Things I Learned In College That Were More Valuable Than Grades
Don’t get me wrong, getting good grades in college can go a long way to helping to get a job or further a career. However, there are certain things that can come with a college education that might be as important — or even more important — to success in the real world than the information you take away from your classes or the grades you get.
Here are a few of the items that I gained during my college experience that were immensely valuable to my success once out of school.
College is where I began to develop the skills that allowed me to successfully make the transition into adulthood without too much in the way of student loan debt. It was also where I learned valuable personal finance skills like budgeting, expense tracking, and fiscal restraint when it came to purchases.
While my parents certainly helped me with the costs of college, this was the time during which I began to break away from that dependence upon them and started managing my own financial affairs. I look at it as one of the “make or break” periods, in which young adults either begin to buckle down and learn financial responsibility or start upon the path to heavy debt and an inability to deny themselves any sort of immediate gratification.
At one point in my college career, I was vice president of an 80-person fraternity house, managing the concessions department of the university golf course, and taking a full course load at one of the best undergraduate business schools in the nation…all at the same time. I’m not tooting my own horn here, but it certainly took the development of some quality time management skills to balance all the different responsibilities I had on my plate.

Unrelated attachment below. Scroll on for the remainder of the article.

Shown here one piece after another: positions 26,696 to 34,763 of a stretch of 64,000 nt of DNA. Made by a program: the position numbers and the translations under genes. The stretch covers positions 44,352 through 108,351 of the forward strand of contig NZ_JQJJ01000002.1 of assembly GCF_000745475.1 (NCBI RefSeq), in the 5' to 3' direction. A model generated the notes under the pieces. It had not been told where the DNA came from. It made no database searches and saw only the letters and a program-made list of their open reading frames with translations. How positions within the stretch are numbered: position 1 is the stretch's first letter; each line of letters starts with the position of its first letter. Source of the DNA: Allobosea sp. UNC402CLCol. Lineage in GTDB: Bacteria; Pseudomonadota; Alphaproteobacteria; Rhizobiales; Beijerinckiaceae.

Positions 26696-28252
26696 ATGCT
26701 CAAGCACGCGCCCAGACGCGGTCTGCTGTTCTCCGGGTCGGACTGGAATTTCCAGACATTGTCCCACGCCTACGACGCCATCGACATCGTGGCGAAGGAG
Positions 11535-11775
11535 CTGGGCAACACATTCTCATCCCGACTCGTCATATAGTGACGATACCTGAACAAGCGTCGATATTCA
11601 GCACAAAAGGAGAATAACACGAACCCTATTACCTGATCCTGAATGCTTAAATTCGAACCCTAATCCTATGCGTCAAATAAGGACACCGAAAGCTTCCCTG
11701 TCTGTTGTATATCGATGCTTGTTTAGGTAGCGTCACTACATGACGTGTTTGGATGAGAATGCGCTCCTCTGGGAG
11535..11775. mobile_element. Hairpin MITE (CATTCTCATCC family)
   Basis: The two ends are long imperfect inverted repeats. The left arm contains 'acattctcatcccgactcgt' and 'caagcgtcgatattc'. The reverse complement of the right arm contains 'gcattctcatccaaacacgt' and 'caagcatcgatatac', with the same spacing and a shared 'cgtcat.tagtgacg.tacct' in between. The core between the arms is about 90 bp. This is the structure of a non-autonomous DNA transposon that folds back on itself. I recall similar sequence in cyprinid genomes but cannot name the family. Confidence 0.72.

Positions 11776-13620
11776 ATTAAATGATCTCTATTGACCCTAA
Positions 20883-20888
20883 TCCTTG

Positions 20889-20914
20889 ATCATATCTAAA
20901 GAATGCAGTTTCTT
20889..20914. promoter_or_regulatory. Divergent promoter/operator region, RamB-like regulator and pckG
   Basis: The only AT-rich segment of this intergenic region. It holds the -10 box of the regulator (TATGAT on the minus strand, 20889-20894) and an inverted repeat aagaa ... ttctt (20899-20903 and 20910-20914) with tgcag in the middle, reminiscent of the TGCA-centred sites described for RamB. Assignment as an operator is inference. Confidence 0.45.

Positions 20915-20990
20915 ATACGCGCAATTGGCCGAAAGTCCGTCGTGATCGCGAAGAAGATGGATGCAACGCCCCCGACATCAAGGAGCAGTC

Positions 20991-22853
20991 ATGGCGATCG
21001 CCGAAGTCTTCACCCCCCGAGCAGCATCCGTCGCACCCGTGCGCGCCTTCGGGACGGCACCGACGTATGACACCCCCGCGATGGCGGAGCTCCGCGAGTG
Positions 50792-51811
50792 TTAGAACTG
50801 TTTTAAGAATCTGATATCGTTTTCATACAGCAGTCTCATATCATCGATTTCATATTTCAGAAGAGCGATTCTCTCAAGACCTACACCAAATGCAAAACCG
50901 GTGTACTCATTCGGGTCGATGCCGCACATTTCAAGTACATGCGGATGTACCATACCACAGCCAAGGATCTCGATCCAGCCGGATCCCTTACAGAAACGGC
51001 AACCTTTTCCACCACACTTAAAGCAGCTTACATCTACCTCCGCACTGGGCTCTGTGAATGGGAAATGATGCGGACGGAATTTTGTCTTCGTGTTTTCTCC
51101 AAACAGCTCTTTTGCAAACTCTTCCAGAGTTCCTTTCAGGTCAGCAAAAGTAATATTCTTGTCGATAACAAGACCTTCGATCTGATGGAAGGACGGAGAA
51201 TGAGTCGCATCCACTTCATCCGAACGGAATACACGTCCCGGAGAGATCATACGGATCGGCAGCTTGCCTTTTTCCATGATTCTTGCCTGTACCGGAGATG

A large part of my time management success was due to the ability to multi-task. I learned that during downtimes when working at the golf course, I could study. During slow periods when at class or during downtimes between classes, I could work on the golf course schedule or make to-do lists for my fraternity or work-related duties.
It was this ability to manage time and multi-task that turned out to be much more valuable to me in the workplace than many of the courses I took while at school.
While the college experience can come with a ton of fun, there can also be a lot of responsibility involved. And without parents around, most, if not all of that responsibility can fall upon you.
From just waking up in the morning, to getting to class on time, scheduling classes each semester, buying books, paying tuition or rent, ensuring that you get to sleep on time or hit the student health center or doctor when you’re sick, there are all sorts of items that may be placed squarely upon your shoulders.
I’ll admit, it can take a little getting used to, but I found that the earlier I could get used to relying upon myself, the sooner I was able to feel like a true adult and the more confident I was moving into those situations I mentioned like becoming our fraternity VP or concessions manager, and thus able to carry that confidence with me out into the working world.
Disclaimer: The author is not a licensed educational professional or academic advisor. This article is for informational purposes only and does not constitute legal or educational advice. Any action taken by the reader due to the information provided in this article is solely at the reader’s discretion.